- Natural form of vitamin C complex, from herbs, fruits and vegetables
- Natural vitamin C is more than ascorbic acid: it contains a wide array of nutrients like bioflavonoids, ascorbigen, rutin, hesperidin, choline, vitamin K tyrosinase and organically bound copper
- Provides micronutrients for enhanced health benefits
Although healers and scientists as far back as Hippocrates knew that fresh vegetables and fruits were important for health, it wasn't until the 1930s that vitamin C or ascorbic acid was discovered and its far-reaching benefits understood. Since then, vitamin C's importance has been established: it is available as ascorbic acid in pills, powders, drinks, tablets, and crystals.
But only in the past decade have we understood the importance of obtaining vitamin C from plants and food, rather than only from purified ascorbic acid. This natural vitamin C - called the vitamin C complex - includes ascorbic acid but it also contains a wide array of nutrients like bioflavonoids, ascorbigen, rutin, hesperidin, choline, vitamin K tyrosinase and organically bound copper. According to the vitamin C pioneers Dr. Royal Lee and Dr. Albert Szent-Gyorgi, ascorbic acid is the outer shell of the naturally occurring vitamin C Complex.
Planetary Herbals True To Nature C is the vitamin C that nature has provided all along.Life on the High C's
Appreciation of the benefits of vitamin C began in the 1700s - long before vitamin C was even discovered. It was a time when the British navy traversed the world, exploring the far reaches of the globe and protecting colonies and business interests. The British East India Company filled the country's coffers with gold, yet many sailors got sick or died on long ocean yoyages, from what we now know as a lack of vitamin C. English sailors had diets of ale or cider, dried biscuits, and salted pork.
In 1747, James Lind, a British Royal Navy surgeon, while at sea, provided some crew members with two oranges and one lemon per day, while the others continued with cider. He noted the results and published his findings. It was the first recorded, conclusive study showing the benefits of citrus in preventing many illnesses. Within a few years, limes (then cheaper and more available than lemons or oranges) became standard issue on sea voyages, thus began the term "limeys" as a nickname for British sailors.
Almost all plants and animals on earth manufacture their own vitamin C as a natural part of their metabolic processes. But primates, including humans, are among the few animals that are an exception; we must obtain vitamin C from our diets. In ancient times, this was no problem; humans obtained sufficient vitamin C directly from food: fresh meat (particularly organs), raw fruits and vegetables, berries, and nuts. However, with civilization came domestication, food storage, and diets further and further away from natural sources of nutrients. Ever since, humans have suffered from various levels of vitamin C deficiencies.Vibrant compound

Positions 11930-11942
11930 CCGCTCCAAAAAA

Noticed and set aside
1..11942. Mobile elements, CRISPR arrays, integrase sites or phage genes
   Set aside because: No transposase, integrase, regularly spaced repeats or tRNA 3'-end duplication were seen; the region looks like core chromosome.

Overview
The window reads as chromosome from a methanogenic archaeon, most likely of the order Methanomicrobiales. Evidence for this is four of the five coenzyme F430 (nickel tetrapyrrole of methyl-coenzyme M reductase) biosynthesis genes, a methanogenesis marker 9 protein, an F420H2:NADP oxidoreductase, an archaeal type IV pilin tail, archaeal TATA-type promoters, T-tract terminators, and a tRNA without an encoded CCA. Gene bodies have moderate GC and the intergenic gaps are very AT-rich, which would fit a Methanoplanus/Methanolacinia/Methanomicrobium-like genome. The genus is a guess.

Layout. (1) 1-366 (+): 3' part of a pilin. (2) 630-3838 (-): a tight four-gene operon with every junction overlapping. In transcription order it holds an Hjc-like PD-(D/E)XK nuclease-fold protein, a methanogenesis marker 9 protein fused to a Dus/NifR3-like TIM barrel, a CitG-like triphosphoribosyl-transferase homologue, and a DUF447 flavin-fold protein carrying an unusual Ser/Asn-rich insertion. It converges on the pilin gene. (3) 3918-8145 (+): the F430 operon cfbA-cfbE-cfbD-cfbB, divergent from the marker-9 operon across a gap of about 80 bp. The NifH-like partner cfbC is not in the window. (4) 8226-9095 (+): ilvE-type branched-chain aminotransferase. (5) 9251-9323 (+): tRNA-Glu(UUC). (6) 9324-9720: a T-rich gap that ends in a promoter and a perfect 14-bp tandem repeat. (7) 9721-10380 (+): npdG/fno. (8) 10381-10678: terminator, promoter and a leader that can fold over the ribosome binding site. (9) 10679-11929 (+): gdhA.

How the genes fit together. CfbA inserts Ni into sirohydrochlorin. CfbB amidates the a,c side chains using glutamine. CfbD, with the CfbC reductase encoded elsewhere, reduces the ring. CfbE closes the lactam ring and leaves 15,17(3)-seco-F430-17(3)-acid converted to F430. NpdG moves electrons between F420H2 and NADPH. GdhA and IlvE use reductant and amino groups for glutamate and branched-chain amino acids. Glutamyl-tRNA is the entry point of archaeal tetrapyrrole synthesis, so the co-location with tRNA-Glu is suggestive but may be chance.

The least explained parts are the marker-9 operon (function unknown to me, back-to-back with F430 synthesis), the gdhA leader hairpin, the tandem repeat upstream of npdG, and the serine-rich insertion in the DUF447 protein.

Most fruits and vegetables contain some ascorbic acid. True To Nature C
consists of natural ingredients that not only contain ascorbic acid, but further deliver the micronutrients necessary for the full benefits of Vitamin C Complex. Among the ingredients are:
Acerola cherry (Malpighia emarginata
A native of Central and South America, this plant contains ascorbic acid and several polyphenols such as cyaniding, pelargonidin, and quercitrin, all of which possess strong antioxidant activity.
Camu Camu (Myrciaria dubia
A plant from Peru, camu camu has numerous anthocyanins and ellagic acids, along with ascorbic acid, and many consume it as a tonic for blood, tissue, and joint health.
Amla (Emblica officinalis
Amla is an Indian fruit that has been used for centuries in the Ayurvedic health tradition. It has many uses, including organ health, blood health, and heart health.
Rose hips (rosa canina
A virtual goldmine of nutrients, rose hips contain ascorbic acid, carotenoids, catechins, flavonoids, ceucoanthocyanins, pectins, and polyphenols.
True To Nature C also includes cabbage powder, elderberries, parsley leaf, cranberry, lecithin, grapeseed extract, and bilberry.
These and other ingredients combine to form the compounds identified by Dr's Lee and Szent-Gyorgi in the Vitamin C Complex, including tyrosinase, an enzyme that catalyzes the ripening of fruit and the formation of pigments, neurotransmitters, and immune defense mechanisms; J Factors, a classic term for choline, relating to the oxygen-carrying capacity of the red blood cells; P Factors, such as rutin and hesperidin, bioflavonoids which positively affect vascular health; ascorbigen, which helps the body prevent absorption of toxins through the small and large intestines and exhibits provitamin immunostimulatory, and skin-conditioning properties; and copp